Loren Walker has written stories since she was a little girl. In this interview, her passion for fantasy and science-fiction shines through while she talks about the first book on her debut series, EKO.
- Let’s start with the basics. Tell us a little about yourself.
I grew up in Southern Ontario, Canada, with an equal love of writing stories and creating art. When I was 20, I dropped out of university and moved to Boston, Massachusetts on a whim; eventually, I wound up in Rhode Island, where I earned a Master of Arts in Poetry, wrote, drew and self-published comics, and built a career as a freelance writer.
- When did you decide you wanted to be a writer?
I’ve written stories since I was a little girl: fairies and space battles and superheroes, very fantastical. But when I went back to university in Rhode Island and started creative writing classes, genre fiction wasn’t considered to be “real writing,” and was deeply discouraged. I was young, and impressionable; I felt ashamed of my love of SSF, and didn’t write anything but poetry for many years. I’m happy to say, though, that I’ve since realized that I adore fantasy and science-fiction, I love to write it, and it’s not “lesser” to me or millions of others out there.
- And when did you decide you’d be self-publishing?
With Eko, I went through the traditional publishing process of query letters to literary agents; I accumulated over 100 rejections from agents over two years. In a way, I think it was a good experience, because it toughened me up to criticism; my reaction to Rejection #1 vs Rejection #100 was miles apart. But at the end of it, I still loved Eko and my characters; I was still proud of what I’d done, and I wanted to share it. And the more I looked into self-publishing, the more feasible it seemed. So I dove in.
- Can you tell us a bit about your project Octopus & Elephant?
I created my own company, Octopus & Elephant Books, to publish Eko and its sequels, and in time, I’m hoping to publish other authors. I went this route because I wanted a professional name to my publications, and I’ve always had a secret dream to be a publisher. The name Octopus & Elephant was originally a joke between me and my best friend; she liked octopuses, I liked elephants, and we were going to design weird T-shirts. That idea never went anywhere, so I took the name (with permission!) and made it into my imprint.
- How did you come up with the idea for EKO? And did you know you’d be writing about a tech-fantasy world from the start?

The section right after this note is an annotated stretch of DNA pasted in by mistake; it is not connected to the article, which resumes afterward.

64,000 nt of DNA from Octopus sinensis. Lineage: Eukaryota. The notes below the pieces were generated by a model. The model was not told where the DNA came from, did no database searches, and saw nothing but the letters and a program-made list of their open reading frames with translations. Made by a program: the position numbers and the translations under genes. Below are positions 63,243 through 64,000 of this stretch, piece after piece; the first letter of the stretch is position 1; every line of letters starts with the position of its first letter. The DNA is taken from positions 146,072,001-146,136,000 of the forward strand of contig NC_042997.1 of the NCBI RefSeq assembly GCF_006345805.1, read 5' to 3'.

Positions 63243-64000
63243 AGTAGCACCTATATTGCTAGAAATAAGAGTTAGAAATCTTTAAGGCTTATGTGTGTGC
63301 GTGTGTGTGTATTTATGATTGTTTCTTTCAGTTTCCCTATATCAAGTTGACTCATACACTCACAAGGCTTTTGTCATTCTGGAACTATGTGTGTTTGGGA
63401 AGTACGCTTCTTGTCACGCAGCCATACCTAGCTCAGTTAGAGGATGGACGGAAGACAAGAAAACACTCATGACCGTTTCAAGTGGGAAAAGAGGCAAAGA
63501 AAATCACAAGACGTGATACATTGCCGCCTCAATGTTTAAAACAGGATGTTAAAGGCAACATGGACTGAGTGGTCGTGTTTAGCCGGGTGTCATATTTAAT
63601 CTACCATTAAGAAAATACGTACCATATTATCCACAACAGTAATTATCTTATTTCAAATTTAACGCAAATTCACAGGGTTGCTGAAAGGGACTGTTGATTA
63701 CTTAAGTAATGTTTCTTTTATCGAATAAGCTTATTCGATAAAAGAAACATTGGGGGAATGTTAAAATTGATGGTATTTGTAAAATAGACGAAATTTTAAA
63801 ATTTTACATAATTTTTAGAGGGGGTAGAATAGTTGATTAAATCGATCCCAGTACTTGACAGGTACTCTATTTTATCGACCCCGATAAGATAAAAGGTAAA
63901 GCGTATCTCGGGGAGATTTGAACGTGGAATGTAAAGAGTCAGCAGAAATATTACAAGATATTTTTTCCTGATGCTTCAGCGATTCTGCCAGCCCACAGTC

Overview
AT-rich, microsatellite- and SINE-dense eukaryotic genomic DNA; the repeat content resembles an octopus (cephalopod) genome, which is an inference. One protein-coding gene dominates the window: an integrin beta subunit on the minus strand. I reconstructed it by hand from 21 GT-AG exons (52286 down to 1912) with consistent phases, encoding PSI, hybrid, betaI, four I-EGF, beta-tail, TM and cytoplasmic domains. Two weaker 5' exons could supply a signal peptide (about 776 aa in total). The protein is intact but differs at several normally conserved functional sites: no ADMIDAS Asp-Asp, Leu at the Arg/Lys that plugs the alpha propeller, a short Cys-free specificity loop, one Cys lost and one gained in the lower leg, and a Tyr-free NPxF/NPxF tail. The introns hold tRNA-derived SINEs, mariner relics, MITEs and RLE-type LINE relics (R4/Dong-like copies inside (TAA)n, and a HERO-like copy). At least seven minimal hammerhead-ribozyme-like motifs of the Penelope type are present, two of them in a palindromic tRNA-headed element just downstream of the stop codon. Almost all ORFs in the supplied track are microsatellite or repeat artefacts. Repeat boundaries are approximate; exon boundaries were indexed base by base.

In 2012, while sifting through screenplays, stories and sketchbooks from high school and college, I began to pull out characters and ideas that still resonated. I thought it would be interesting to mash all these different ideas together in a single setting and see what happened in the course of a short story. But the ideas kept coming, and I fell in love with these reborn characters, and EKO was created over the course of a year.
Initially, EKO was a science-fiction story, like space opera. Then I decided I wanted to keep it more grounded. But I didn’t want any existing cities or sights on Earth, so Osha was created as a sort of parallel world to our own; some similarities, some not. I’m addicted to world-building now!
- What has been your biggest challenge since you started writing your first draft until now?
Time. Always time. I work a ton of different jobs, I have a young son, and finding the time to do any of this is always a challenge. But I always try to do something every day, even if it’s just thinking about the storyline and where I want to go with it.
- Pick a character from the book, and tell us an interesting fact about him or her.
There are two main characters in Eko: Sydel and Phaira. Both appear as total opposites; Sydel is small, shy, naïve to the world, while Phaira is a brash, powerful warrior. But Sydel is unwavering in her beliefs; she may look traditionally feminine and not so strong, but she holds herself to high morals, and she never, ever backs down from them. Ever! She’s a real pain at times, but she will always do what is good and what is right, no matter the cost, and in ways, she’s the toughest one in the story. And Phaira: I’m proud of her layers, how she’s this ex-soldier/special ops expert who bickers with her brothers, struggles with addictive behavior, but she can also be warm, joking, protective, and vulnerable.